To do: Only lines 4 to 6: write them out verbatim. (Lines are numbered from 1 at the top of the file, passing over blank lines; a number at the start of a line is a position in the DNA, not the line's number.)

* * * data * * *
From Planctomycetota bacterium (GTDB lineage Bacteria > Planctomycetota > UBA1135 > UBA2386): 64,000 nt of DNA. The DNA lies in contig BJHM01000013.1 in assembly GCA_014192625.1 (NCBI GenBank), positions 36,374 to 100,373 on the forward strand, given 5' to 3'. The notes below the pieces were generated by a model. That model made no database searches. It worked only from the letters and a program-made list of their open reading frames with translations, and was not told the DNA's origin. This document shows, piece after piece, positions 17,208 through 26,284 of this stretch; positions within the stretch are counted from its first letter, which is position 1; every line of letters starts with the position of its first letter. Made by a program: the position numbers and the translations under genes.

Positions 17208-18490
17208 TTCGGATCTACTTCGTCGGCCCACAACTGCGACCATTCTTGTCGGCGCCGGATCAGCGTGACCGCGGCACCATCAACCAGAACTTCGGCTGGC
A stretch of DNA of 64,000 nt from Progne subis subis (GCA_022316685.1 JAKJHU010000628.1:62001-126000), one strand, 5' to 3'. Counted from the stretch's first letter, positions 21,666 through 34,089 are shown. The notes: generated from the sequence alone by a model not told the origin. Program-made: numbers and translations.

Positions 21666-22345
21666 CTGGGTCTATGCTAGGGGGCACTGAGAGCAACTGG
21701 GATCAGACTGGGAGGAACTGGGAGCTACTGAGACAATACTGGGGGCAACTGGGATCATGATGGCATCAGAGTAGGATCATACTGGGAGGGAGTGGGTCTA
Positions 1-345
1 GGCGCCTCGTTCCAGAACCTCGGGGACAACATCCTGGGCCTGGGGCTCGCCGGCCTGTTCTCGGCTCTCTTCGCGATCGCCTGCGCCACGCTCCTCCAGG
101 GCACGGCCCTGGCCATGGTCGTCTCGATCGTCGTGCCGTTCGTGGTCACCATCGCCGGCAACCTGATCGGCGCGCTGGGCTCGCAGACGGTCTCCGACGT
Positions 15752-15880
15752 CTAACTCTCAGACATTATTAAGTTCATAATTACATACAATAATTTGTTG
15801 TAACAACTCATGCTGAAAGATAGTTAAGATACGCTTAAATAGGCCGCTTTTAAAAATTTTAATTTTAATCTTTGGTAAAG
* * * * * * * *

A stretch of DNA of 64,000 nt from Progne subis subis (GCA_022316685.1 JAKJHU010000628.1:62001-126000), one strand, 5' to 3'. Counted from the stretch's first letter, positions 21,666 through 34,089 are shown. The notes: generated from the sequence alone by a model not told the origin. Program-made: numbers and translations.

Positions 21666-22345
21666 CTGGGTCTATGCTAGGGGGCACTGAGAGCAACTGG